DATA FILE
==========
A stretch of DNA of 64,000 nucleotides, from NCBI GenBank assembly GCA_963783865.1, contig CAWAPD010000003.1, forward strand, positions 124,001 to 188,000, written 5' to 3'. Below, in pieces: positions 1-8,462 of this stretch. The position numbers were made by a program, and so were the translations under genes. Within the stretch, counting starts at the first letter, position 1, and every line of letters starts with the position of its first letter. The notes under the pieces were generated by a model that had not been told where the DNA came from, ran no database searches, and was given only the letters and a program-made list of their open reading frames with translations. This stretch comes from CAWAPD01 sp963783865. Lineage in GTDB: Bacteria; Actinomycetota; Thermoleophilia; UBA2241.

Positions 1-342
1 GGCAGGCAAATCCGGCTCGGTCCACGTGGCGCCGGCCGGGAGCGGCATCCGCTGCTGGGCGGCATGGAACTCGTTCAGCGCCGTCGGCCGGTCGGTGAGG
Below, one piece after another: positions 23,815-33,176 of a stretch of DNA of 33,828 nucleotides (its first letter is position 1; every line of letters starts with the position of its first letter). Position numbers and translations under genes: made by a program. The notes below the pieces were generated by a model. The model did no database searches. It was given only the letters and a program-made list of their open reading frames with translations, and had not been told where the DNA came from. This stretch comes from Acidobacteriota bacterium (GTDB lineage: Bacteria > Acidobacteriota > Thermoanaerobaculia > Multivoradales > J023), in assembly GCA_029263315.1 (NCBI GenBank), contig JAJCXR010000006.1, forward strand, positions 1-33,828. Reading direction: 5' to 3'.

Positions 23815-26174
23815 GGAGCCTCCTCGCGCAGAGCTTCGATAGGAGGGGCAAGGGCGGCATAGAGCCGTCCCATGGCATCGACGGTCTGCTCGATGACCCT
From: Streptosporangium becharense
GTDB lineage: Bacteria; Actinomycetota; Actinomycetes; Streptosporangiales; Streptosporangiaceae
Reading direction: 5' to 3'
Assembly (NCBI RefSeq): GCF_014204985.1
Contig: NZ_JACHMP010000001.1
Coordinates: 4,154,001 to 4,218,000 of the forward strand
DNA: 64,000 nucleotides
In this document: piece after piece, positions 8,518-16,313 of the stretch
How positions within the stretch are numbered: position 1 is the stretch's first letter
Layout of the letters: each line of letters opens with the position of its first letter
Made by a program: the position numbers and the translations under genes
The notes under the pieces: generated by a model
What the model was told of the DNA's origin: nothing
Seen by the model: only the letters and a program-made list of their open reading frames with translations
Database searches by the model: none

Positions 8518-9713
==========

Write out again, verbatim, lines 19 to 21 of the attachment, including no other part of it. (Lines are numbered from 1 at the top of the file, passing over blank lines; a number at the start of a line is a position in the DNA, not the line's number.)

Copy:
What the model was told of the DNA's origin: nothing
Seen by the model: only the letters and a program-made list of their open reading frames with translations
Database searches by the model: none